Archives of the TeradataForum
Message Posted: Thu, 21 Sep 2000 @ 13:59:42 GMT
Sorry, I have been away and have not got the original question but can I add my bit?
We are currently going through our first installation of Business Objects using Teradata as our Data Warehouse for a Merchandise MIS and then rolling out to other areas. We have had Teradata in house for about eight years but have never had a satisfactory tool that did not require extensive user skill in SQL. The general goal is for Business Objects to provide that tool so that users can perform fairly complex queries without needing to know SQL. We hope it will become our corporate tool of choice for Management Information from Teradata
We chose it after a lengthy (12 month) selection process that reduced the original 20 plus packages down to six. For these we asked the company involved to answer a 112 point requirements list and give a more thorough demonstration. The final selection came down to MicroStrategy and Business Objects, both were invited to develop a prototype solution to demonstrate the viability of the product. We also visited reference sites for both. MicroStrategy did not fail as such, it just didn't quite fit the requirements (as we understood them!) as well as Business Objects at the time.
I also agree that this goes outside the scope of this forum and I would happily answer any questions directly. I will however summarise my thoughts on selecting a tool and what we have learnt since:
I agree, it is not a simple process! What you think you know and understand is very different to what you will learn after you start trying to implement. Try and do as thorough feasibility and proof of concept as time and money allows. Whatever tool you choose you will find areas that the others may do better, even if your requirements analysis and proof of concept lead you to believe otherwise.
The reverse of this is also true. There is no perfect package What you actually put into a requirements specification is coloured by what you know or don't know about OLAP tools. Similarly it is very difficult to provide specifications for Metadata/Universes and Reports early on as what you actually specify will be greatly affected by what you learn the package can and cannot do - you only start learning this when you try an build something.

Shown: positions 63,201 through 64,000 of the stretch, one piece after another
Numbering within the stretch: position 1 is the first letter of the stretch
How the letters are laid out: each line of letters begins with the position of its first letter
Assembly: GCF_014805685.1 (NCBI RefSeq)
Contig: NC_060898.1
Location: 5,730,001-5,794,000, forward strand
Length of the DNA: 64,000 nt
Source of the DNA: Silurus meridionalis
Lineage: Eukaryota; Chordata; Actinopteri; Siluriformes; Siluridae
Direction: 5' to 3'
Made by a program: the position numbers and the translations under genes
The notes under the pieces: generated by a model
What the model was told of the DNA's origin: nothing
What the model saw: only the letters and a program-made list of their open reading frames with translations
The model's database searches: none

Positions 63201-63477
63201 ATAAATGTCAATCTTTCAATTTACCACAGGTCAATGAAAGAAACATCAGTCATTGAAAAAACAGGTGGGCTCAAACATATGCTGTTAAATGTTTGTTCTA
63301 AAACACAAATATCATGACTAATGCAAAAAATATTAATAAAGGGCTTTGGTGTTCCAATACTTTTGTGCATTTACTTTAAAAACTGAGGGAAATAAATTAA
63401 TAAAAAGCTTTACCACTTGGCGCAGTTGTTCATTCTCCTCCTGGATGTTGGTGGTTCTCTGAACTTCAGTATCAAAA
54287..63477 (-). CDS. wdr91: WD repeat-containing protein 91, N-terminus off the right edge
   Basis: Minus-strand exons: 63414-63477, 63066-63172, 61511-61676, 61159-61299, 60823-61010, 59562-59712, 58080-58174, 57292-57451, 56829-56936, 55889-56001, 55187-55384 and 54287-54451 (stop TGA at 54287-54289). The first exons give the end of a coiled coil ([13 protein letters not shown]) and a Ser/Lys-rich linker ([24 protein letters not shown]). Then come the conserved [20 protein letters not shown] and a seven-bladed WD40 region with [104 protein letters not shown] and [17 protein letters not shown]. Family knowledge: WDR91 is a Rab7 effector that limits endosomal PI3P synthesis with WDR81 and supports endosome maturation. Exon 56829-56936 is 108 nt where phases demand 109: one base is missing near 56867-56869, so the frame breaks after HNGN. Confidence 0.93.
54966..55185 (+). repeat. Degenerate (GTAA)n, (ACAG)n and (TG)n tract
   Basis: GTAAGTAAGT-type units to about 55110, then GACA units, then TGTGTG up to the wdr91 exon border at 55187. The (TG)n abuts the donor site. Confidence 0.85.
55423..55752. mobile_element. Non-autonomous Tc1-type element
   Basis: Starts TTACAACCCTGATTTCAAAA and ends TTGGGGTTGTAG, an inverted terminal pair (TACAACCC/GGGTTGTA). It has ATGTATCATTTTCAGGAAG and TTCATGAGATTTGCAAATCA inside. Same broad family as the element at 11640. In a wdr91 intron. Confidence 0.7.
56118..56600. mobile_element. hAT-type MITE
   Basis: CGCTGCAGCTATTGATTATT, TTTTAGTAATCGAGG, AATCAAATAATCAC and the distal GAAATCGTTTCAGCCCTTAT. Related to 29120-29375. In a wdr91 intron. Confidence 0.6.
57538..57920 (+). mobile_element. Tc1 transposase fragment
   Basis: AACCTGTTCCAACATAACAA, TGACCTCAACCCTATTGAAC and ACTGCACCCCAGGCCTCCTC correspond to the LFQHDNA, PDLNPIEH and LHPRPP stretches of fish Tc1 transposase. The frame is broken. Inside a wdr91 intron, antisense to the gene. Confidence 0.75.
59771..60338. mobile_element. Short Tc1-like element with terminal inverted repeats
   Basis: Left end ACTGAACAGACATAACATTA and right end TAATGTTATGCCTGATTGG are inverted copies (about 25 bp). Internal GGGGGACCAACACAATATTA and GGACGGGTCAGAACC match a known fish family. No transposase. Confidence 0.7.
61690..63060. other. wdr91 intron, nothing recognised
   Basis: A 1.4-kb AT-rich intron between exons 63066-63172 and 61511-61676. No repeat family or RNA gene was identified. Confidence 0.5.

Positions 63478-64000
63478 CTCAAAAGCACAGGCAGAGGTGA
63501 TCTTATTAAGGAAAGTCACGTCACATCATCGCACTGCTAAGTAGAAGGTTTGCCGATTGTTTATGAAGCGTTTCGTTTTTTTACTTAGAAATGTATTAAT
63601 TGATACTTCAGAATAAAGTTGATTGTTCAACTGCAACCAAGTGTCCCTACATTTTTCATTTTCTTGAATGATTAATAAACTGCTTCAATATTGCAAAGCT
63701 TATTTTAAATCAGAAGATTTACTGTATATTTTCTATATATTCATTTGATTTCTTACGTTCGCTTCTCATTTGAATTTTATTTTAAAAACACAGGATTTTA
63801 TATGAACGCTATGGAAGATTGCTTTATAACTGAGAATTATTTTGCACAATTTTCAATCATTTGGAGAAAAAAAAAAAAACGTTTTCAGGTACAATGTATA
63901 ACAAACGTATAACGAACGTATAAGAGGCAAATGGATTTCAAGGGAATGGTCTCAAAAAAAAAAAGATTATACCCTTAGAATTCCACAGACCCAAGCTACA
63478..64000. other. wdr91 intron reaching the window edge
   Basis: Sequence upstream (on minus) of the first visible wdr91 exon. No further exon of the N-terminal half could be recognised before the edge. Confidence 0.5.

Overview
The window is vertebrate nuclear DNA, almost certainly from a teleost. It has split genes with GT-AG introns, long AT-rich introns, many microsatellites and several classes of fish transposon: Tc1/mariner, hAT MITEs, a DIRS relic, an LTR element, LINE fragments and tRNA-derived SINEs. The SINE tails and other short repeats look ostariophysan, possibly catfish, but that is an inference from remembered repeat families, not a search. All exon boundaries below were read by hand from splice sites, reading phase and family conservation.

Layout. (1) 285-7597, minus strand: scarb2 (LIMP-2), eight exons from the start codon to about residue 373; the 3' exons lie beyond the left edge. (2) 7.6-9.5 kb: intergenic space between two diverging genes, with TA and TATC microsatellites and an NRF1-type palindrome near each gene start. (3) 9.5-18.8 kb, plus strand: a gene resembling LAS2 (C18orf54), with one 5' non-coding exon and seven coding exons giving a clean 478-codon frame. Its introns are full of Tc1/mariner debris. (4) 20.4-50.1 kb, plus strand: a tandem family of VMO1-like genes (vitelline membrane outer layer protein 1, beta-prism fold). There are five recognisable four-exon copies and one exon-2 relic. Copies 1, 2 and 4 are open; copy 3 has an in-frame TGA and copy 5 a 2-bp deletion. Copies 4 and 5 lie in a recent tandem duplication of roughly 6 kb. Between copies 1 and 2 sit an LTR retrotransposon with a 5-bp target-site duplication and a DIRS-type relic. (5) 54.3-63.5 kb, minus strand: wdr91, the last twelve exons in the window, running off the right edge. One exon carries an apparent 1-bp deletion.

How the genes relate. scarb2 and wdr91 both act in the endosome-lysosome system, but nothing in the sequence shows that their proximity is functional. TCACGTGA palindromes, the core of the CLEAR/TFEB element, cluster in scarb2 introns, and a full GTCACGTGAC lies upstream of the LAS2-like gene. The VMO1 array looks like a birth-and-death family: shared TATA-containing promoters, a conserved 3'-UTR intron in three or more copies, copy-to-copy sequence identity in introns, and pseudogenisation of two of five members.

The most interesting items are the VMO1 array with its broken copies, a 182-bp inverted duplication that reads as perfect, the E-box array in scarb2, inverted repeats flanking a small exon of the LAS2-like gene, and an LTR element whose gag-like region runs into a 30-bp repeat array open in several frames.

You may have a fantastic Teradata RDBMS - be prepared to radically redesign some of it for OLAP performance.
What you think you want and what you actually need are very different. What you think you need and what you actually deliver will be very different. Be ready to accept that what you first build will be thrown away, be it in development or after implementation. Above all START SMALL AND SIMPLE!!!
The killer question: Do I think we chose the correct product?....
....Yes, but it has been a very painful process. We have found the development of the system to be far more troublesome with Teradata than we could ever have anticipated. I do not believe however that it would have been much better with anything else. There simply aren't as many good options as say for Oracle, SQL Server etc. Teradata does some things far better than other VLDBMS but it does because it does things differently. This can cause problems for developers trying to fit some form of tool over the top.
Hope this helps a bit, sorry if it's a bit of a waffle ot too much sucking eggs, feel free to contact me for further discussion.
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